The Taste of the Three Worlds: Original Material About the Culinary Traditions of Slovenia

Slovenia is known for its ski resorts in the Alps and small towns on the Adriatic coast. Meanwhile, you can come here for the sake of diverse local cuisine and old winemaking traditions. The editor of, Anton Shiryaev, shares his impressions on the gastronomic peculiarities of Slovenia.

Slovenia is a unique country. In a small, even according to the European standards, territory, there are high mountains, lovely seaside towns, and the capital Ljubljana with its large historical centre and a combination of classical and neoclassical architecture, secession and baroque. This is the result of a terrific geographical location of the country and its rich history. Slovenia is located at the intersection of four geographical worlds – the Mediterranean, the Karst, the Alps and the Pannonian Plain.

In different historical periods, the lands of modern Slovenia were part of the Venetian Republic, the Austrian Empire, as well as various Slavic principalities and kingdoms. This fact influenced not only the culture of the country, but also its cuisine, which absorbed the Italian, Austro-German, Hungarian and Slavic traditions. All this makes the Slovenian cuisine definitely deserving of your attention.

The Life Giving Water

On the northern coast of the Adriatic, the winemaking culture existed before the invasion of the Roman Empire. According to archaeological data, the Celtic and the Illyrian tribes cultivated the vine in the 5th–4th centuries BC. The Slavs, who came to these lands in the Middle Ages, quickly adopted the local traditions. It is known that the ancestors of the modern Slovenes were engaged in winemaking as early as in the 12th century AD. Now 28,000 farms are engaged in viticulture and winemaking, which produce around 80–90 million litres of wine.

It is curious that 75% of Slovenian wine is white. Slovenians cultivate both Pan-European grape varieties, such as Chardonnay, Sauvignon, Pinot Blanc, Pinot Gris, and autochthonous varieties. There are 53 varieties of vines in the country, wherein two-thirds of the total wine belong to Vrhunsko vino (high-quality wines without added sugar) and Kakovostno vino ZKGP (with a controlled geographical origin), while Namizno vino (table wines) account for one third only. Just the first two categories are sold for export.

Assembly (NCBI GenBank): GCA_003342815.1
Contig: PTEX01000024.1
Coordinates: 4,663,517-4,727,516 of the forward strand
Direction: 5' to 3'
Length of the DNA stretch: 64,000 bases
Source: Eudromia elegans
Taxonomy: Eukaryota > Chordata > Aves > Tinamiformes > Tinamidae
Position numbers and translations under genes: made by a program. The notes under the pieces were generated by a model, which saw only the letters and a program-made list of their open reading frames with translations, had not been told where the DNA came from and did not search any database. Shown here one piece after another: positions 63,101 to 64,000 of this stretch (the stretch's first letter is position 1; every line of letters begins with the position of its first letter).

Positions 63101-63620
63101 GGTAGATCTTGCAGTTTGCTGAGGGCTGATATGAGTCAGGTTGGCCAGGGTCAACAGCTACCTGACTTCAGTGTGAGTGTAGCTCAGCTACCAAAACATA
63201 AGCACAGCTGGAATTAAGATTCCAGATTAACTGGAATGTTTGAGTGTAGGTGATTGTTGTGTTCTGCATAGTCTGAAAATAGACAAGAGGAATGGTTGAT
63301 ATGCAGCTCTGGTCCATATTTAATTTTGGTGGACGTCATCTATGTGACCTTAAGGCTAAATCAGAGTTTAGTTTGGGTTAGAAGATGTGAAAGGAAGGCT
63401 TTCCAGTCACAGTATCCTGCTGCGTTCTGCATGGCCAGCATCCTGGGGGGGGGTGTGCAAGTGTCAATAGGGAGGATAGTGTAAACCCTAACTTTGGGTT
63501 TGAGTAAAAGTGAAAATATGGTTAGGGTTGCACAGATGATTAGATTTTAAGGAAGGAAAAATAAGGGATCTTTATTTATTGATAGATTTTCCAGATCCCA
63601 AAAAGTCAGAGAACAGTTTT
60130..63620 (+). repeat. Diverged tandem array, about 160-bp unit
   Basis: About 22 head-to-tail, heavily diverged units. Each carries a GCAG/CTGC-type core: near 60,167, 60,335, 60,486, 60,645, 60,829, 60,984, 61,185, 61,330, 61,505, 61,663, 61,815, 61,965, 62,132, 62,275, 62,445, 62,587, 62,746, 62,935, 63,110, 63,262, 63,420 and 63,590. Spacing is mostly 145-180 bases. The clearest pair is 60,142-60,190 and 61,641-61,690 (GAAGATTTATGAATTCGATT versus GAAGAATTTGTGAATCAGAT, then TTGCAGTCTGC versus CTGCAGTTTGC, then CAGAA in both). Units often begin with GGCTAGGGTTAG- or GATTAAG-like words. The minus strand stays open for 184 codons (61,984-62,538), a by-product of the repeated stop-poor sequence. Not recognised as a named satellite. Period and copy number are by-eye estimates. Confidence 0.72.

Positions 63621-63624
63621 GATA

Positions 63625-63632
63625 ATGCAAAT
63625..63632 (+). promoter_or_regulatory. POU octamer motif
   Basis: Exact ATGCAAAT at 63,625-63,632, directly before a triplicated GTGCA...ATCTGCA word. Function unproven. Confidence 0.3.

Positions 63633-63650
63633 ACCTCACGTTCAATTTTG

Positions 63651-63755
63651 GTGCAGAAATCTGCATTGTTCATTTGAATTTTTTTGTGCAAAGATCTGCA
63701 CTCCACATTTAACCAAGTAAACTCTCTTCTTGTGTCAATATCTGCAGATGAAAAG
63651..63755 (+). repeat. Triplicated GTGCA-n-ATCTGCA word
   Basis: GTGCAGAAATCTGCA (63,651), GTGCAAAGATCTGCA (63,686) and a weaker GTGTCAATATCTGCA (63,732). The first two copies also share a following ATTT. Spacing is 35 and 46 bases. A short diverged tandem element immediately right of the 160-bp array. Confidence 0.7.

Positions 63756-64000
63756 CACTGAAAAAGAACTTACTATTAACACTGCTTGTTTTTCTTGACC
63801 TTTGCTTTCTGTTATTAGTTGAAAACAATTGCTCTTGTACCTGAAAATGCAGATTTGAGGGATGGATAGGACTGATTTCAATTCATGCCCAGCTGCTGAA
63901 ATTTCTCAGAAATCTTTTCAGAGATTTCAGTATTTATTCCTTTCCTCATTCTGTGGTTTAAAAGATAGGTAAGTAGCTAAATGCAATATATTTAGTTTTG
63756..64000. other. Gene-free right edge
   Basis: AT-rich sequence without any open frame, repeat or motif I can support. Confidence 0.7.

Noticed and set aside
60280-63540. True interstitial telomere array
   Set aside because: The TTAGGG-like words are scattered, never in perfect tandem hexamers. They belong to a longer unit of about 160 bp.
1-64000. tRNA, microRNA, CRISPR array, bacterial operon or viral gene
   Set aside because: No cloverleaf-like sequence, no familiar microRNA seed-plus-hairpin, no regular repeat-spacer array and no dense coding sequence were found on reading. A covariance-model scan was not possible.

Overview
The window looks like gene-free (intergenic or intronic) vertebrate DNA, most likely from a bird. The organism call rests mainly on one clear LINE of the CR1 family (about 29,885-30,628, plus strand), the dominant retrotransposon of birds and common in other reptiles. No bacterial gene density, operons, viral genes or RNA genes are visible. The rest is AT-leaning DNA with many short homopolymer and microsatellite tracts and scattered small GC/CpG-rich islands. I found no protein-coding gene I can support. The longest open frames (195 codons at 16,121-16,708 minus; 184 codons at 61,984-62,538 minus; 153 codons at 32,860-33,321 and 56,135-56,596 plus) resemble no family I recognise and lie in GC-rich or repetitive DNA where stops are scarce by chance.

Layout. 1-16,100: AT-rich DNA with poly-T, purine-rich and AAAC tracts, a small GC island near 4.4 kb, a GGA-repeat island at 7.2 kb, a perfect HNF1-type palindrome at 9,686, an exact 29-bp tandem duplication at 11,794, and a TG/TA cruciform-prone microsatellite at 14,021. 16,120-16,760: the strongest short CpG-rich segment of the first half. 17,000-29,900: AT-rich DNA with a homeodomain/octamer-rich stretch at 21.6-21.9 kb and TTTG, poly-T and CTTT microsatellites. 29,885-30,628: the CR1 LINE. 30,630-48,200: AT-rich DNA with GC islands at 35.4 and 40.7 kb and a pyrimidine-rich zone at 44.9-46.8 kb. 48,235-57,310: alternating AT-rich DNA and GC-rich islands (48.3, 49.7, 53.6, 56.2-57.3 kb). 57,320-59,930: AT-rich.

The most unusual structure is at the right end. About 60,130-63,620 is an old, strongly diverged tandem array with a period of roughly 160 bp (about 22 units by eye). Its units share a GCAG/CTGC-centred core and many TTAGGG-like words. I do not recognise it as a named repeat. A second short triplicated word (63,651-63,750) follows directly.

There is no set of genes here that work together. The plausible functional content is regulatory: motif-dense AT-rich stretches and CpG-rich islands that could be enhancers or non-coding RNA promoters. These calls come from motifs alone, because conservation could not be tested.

During the time of united Yugoslavia, almost all wine was sold domestically. However, when Slovenia became independent, it started exporting its wine. Of course, Slovenian wine is still loved and appreciated in the former republics of the Socialist Federal Republic of Yugoslavia (SFRY) – Bosnia and Herzegovina and Croatia. Besides, Slovenian wine is well known around the world. You can enjoy it in a number of famous restaurants from New York to London and Tokyo.

The use of foreign wine materials is prohibited in Slovenia. Therefore, you can be sure that all the wine that you try in this country is made from local grapes. Vineyards occupy more than 18 thousand hectares. Despite the great love of Slovenes for white wines, perhaps the most legendary Slovenian wine is the red Teran produced from the Refosco grape. Its uniqueness lies in the fact that it grows in the red karst soil. This variety differs from all red wines produced in this part of Europe by a high content of anthocyanins – substances with a proven beneficial effect on health. Scientific studies of regular moderate consumption of Teran confirm its positive effect on the health of the cardiovascular system and the brain.